The third installment of The Hunger Games saga has arrived, and without having any prior knowledge of the Suzanne Collins books, it’s the darkest and most relevant film (and story) so far that can be enjoyed without any insight (or interest) in the killing games. It’s also boosted again by the striking and formidable figure of Jennifer Lawrence as Katniss Everdeen, who combines beauty and vulnerability with stiff resolve, signifying the ultimate survivour character.
In Part 3 (Mockingjay – Part I), Katniss wakes up in the fortified bunker that is District 13, without fellow Hunger Games contestant Peeta (Josh Hutcherson), but with her mother and sister safely nearby. She is told they could only save one after she literally shatters the Games virtual environment at the end of the second film with one arrow from her bow.
District 13’s President Coin (Julianne Moore) wants Katniss to be reborn as the revolution’s figurehead, used as their propaganda weapon against the wealthy oppressor, the Capitol. But Katniss’s only thought is rescuing Peeta who is currently being held by President Snow (Donald Sutherland) and used in his mission to crush the rebellion once and for all. It’s only after seeing the devastation of District 12 with her very own eyes that Katniss answers her call of duty.
It’s a case of who’s creating the best video propaganda in the third film as both Katniss and Peeta are used as political pawns. It’s a fascinating premise – and ironically timely in the real world, what with the extremes of the deadly Islamic State video campaign on the one hand, and the impact of reality TV stars on the other. This film certainly plays more to our raw emotions while sounding the rally cry for revolution to come that’s rapidly gathering pace.
In fact, Mockingjay – Part I will appeal to any ‘underdog’ out there, any sci-fi fan, complete with bunker claustrophobia that is life in a futuristic world on the brink of change. Director Francis Lawrence keeps things tense and eventful as the threat comes from all angles – the most terrifying being on a screen. Part I is actually not as rich in detail as the previous two films, but it delivers the greatest impact so far.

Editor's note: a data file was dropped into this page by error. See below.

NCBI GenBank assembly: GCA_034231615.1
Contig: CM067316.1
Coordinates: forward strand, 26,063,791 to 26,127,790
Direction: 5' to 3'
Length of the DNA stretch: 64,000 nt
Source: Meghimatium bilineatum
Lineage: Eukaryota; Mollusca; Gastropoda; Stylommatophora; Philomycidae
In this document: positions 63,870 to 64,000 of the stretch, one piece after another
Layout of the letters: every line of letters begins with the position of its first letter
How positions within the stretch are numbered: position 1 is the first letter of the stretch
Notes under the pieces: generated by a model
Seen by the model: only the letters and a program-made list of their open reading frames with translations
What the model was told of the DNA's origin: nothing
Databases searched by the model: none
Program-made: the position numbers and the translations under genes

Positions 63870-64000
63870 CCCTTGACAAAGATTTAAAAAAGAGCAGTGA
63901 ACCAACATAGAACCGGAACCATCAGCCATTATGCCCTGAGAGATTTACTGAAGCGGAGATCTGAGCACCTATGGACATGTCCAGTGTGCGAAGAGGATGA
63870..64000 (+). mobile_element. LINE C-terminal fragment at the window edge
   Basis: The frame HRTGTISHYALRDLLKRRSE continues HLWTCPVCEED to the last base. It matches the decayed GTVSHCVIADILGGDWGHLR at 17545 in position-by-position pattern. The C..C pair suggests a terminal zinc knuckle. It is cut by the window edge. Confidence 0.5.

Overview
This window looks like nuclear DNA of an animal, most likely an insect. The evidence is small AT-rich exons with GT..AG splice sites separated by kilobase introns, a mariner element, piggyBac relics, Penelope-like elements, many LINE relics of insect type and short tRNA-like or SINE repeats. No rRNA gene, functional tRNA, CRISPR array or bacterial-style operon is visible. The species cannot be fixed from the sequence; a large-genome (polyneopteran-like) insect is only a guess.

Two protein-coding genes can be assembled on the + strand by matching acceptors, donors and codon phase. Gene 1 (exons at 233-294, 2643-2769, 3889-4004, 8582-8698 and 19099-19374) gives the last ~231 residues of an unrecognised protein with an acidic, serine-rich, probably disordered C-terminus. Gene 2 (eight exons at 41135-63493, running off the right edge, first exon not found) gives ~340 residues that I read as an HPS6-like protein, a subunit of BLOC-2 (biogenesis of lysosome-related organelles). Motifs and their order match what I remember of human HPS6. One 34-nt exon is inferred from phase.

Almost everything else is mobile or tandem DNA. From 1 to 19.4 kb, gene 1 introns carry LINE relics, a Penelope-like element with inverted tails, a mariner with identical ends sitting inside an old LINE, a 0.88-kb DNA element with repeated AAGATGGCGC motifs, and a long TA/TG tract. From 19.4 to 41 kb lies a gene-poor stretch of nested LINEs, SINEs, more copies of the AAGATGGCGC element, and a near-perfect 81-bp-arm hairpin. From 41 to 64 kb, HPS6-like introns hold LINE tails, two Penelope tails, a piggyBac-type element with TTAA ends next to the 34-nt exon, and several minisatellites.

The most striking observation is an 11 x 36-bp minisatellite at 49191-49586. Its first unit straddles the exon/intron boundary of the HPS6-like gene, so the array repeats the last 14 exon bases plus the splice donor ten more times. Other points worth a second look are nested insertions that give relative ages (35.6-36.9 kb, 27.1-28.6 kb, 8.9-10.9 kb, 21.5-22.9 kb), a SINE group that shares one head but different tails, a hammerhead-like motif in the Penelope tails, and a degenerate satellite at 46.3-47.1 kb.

Lawrence will forever be Katniss, a role she has made her own. Like her character in this film, she is the franchise’s figurehead and safe bet for box office success. Hutcherson gets the short straw this time, with sporadic screen time (literally), but still manages to portray Peeta’s oppression, the result of which comes out in full force at the end.
Most of the old faces return, including the late Philip Seymour Hoffman as shady Plutarch and comedic value from a ‘dry’ Haymitch (Woody Harrelson). By far the most enjoyable is Elizabeth Banks as Effie, Katniss’s personal stylist who tries to bring a bit of ‘prison chic’ to the grey attire of District 13 with amusing results. Even Gale gets more action this time (sadly, not from Katniss), with little brother of Chris and Luke, Liam Hemsworth showing off his action-hero skills.
Moore’s Coin is definitely an intriguing character in the making, having shown her leadership talent in this, we have yet to see much of her true colours. Indeed, those familiar with the book will not get a sense of the sinister side of District 13 as this is played down to bump up the revolution rally cry and get us firmly on the side of the oppressed. It will be interesting to see how this is interrupted in Part II, whether Coin and co’s true motivations are revealed. At the moment, it’s still enigmatic Snow/Sutherland’s evil verses the suburbs’ virtue.
Like any film in a saga, it needs to be relayed to move on to the finale of the story. However, far from just joining the dots, Mockingjay – Part I is an entertaining standalone film that may attract new audiences of all ages to the cinema for the values it stands for. If nothing else, Lawrence dons the sexiest Katniss outfit yet! A shameful plug, but she is the poster girl in all senses.
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